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Why I use the Fisheye-Hemi plugin

  |   Article, Articles and reviews, Composition, Fisheye, Image Editing, tutorials   |   8 Comments

Making use of the Fisheye Hemi plugin

Why there are many ways to make more use of fisheye lenses

People often think fisheye lenses a bit of a one-trick pony. Keith looks at some other ways of handling images.

Update: See Keith’s 2017 review of the Samyang 12mm fisheye for more examples.

A quick example of fisheye lens ‘correction’

Fisheye lenses are great, with their extreme wide angle and their distinctive perspective.

Note that I don’t call it a ‘distortion’ since it’s an inherant feature of the way that a wide angle view is projected in this particular lens design.

I now use the excellent Canon EF 8-15mm F4L zoom fisheye lens, and it’s always in my camera bag as an option when doing interior or architectural work.

An understanding of just how a fisheye lens projects the scene is important in moving beyond just using such lenses for dramatic impact. Not that such an effect doesn’t have its place, but it’s perhaps the most significant reason that people quickly tire of the ‘novelty value’ of the fisheye.

Examples from a visit to Lincoln Cathedral

A 180 degree view – the circular view (8mm) can be limiting, but making use of the fact that any straight line that passes through the centre of the field remains straight, can make for a striking image. There is just the issue of what to do with that black surround…

Looking upwards, under the main tower ay Lincoln cathedral

Looking upwards, under the main tower ay Lincoln cathedral [click to enlarge]

Zooming out to about 13mm almost fills the frame (on my 1Ds mk3)

Inside Lincoln cathedral - wide view

13mm – uncorrected

Applying lens correction in Adobe Camera Raw in Photoshop tries to convert the image to a rectilinear projection – note how all the columns are straight, but towards the corners of the frame, objects are being increasingly stretched, and we’ve lost quite a bit of the original image.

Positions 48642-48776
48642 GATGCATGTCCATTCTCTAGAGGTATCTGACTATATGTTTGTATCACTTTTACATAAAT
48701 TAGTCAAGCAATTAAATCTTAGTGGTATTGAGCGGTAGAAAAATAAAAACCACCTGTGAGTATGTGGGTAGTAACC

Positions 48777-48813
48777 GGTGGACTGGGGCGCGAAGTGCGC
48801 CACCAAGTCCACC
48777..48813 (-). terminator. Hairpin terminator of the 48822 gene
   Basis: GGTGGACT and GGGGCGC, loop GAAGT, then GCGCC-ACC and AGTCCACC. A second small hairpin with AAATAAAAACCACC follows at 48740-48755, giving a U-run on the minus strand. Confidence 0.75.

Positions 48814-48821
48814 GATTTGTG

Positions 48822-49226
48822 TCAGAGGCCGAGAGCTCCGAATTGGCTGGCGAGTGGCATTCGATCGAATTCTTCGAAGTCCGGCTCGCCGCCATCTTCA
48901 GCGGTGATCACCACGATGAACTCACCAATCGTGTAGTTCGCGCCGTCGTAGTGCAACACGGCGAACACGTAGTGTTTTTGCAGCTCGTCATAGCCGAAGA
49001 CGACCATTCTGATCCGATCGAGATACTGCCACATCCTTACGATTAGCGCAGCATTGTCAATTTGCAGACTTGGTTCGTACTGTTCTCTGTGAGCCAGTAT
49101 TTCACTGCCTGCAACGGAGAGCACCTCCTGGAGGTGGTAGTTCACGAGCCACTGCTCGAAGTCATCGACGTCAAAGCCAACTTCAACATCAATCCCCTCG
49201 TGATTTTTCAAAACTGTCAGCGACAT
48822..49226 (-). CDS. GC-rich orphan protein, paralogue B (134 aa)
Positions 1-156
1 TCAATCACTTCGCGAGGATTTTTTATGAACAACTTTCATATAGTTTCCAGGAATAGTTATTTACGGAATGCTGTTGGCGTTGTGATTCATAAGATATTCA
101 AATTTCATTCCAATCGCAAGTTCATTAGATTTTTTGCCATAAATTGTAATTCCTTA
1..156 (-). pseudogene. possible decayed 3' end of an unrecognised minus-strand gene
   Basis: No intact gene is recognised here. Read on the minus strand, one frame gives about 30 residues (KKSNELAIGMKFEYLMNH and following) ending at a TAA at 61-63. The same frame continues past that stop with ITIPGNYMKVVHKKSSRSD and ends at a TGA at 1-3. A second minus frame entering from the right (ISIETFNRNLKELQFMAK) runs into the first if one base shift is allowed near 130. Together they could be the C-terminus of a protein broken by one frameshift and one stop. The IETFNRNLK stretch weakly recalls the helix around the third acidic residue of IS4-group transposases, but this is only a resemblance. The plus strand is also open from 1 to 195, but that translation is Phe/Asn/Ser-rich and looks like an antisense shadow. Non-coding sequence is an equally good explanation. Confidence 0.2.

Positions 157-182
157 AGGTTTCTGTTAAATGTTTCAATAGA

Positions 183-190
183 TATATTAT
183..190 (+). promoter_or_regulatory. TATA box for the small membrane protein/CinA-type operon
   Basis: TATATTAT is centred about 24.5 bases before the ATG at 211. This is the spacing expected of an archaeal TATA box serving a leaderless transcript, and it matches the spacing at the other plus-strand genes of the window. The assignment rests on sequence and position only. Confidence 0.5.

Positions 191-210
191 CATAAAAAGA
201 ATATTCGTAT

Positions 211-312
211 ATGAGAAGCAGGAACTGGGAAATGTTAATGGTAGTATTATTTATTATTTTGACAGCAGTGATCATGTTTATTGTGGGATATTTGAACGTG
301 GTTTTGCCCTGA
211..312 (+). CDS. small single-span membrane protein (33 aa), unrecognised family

looking upwards in the entrance to Lincoln cathedral

rectilinear correction

The Fisheye Hemi plugin is widely marketed as a way of correcting wide angle shots with people in them (see the ImageTrends web site for examples), but I use it to selectively straighten verticals, or, in this instance, by rotating the image 90 degrees before applying it, horizontals (rotated back for display here).

looking along the interior of Lincoln cathedral

General straightening of horizontal lines

I’ve a more detailed review of Fisheye Hemi written up a while ago, that shows more of the ways it changes images.

Both DxO Viewpoint and Photoshop’s Adaptive Wide Angle filters offer different versions of corrections, such as the AWA here.

wide angle adjustment

However neither perform the same type of complex transformation as Fisheye Hemi does – that’s why it’s so useful to me. There are more example images taken with the 8-15mm in my EF8-15mm zoom fisheye lens review.

There is a free demo of the software.

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  • Marcus Murray | Jul 19, 2017 at 8:02 pm

    How do i download the fisheye hemi plug in?

  • Kjeld Olesen | Nov 9, 2014 at 9:22 am

    It may be added that the same effect may be aquired using RectFish:

    • kacoooper | Nov 9, 2014 at 9:32 am

      Interesting software, but Windows only, so not for me I’m afraid (we only have Macs here)

      It’s also a standalone application and only 8bit, which are even bigger problems for me workflow wise…

      Make a proper Photoshop plugin and you’ve got a winner – I’d buy a copy!

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